Departure-eve Message of Gopalkrishna Gandhi Governor of West Bengal 13 December, 2009 Friends, It has been the practice of Governors to share some thoughts with the people of the State on the eve of their departure. I would like to continue that practice, with reverential gratitude. The affection and the understanding that has been shown to me, and the good wishes that have been showered on me, are a treasure that I never expected. I pray that I may deserve it. It has been my privilege to receive the sustained kindness of India’s elder statesman, Shri Jyoti Basu.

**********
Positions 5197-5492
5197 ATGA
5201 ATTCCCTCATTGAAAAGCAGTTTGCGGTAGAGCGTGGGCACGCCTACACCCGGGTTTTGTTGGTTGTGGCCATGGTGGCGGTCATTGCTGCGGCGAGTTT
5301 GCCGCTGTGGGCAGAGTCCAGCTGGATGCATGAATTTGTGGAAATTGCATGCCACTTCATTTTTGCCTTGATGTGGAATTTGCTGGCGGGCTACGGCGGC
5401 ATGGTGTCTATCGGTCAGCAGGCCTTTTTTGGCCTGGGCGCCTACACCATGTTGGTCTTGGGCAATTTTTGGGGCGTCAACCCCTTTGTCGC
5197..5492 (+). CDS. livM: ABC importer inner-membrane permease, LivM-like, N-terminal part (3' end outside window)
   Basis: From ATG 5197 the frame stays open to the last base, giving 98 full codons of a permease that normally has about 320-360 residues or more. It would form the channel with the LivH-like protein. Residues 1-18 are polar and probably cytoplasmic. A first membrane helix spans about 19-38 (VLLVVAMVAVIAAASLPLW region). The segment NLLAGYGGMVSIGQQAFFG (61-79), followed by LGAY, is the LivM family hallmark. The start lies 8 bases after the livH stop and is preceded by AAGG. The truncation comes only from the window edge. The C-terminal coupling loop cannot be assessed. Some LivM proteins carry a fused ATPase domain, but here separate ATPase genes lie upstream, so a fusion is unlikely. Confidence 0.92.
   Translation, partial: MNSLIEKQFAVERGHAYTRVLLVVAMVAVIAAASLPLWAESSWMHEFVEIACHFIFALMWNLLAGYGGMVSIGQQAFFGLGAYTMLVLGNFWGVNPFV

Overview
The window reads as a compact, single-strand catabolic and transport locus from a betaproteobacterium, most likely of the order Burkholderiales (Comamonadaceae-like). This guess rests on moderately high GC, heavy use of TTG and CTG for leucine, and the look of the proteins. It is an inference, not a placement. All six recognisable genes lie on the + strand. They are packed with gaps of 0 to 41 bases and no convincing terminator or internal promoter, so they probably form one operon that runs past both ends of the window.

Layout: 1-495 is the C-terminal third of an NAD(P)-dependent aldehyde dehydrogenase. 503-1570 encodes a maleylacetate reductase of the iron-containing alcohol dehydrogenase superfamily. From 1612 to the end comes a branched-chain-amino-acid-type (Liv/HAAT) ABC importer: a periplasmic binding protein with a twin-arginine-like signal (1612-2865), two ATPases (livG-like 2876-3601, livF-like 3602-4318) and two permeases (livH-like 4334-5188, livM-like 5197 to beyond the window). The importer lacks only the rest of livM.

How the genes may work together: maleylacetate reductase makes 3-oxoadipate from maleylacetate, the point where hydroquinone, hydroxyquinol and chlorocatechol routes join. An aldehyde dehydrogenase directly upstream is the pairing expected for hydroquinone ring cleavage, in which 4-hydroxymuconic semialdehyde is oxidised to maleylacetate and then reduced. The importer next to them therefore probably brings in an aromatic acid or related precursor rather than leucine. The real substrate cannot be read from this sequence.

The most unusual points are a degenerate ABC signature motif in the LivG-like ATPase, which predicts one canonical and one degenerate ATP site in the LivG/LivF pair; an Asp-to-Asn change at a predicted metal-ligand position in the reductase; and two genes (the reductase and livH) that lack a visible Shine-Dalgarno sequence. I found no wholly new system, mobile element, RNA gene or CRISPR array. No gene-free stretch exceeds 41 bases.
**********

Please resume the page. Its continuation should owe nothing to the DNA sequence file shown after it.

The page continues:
His wisdom and his subtle humour have made a difference to my time in West Bengal. Knowing Shri Siddhartha Shankar Ray has, likewise, been a most valued and enriching experience for me. I convey to both my grateful namaskar. To the Government of West Bengal and, in particular, to its Chief Minister, the Hon’ble Shri Buddhadeb Bhattacharjee, I convey my sincere appreciation for all the cooperation and courtesies extended to me. I would like to place on record my sincere appreciation of the officers of the Government of West Bengal in all its ranks, for their able assistance to me. To the political parties in the Opposition, and their leaders, too, I owe cordial thanks. To Smt. Mamata Bandyopadhyay I extend my appreciation for the warmth she has shown to me. Likewise, to Shri Pranab Mukherji for enlightening me by his astonishing grasp of history and, equally, by his perception of current issues. In how many places can one find a bibliophile Chief Minister who also writes poetry with sensitivity, an Opposition leader who sings and paints with feeling, and an expert in finance whose knowledge of political science and istory has become a national asset? Countless people outside of politics have enriched my knowledge of the liferhythms of our State. Of these I must mention Professor Amartya Sen who I had the privilege of accompanying to the archaeological site at Chandraketugarh site, Shri Biman Basu whose knowledge of the topography of our State has amazed me, Shri Tushar Kanjilal, who introduced me to the Sunderban, Smt. Mahasweta Devi whose original sensibility is a wonder and Sister Cyril of Loreto, Sealdah who is the very symbol of hope – triumphing.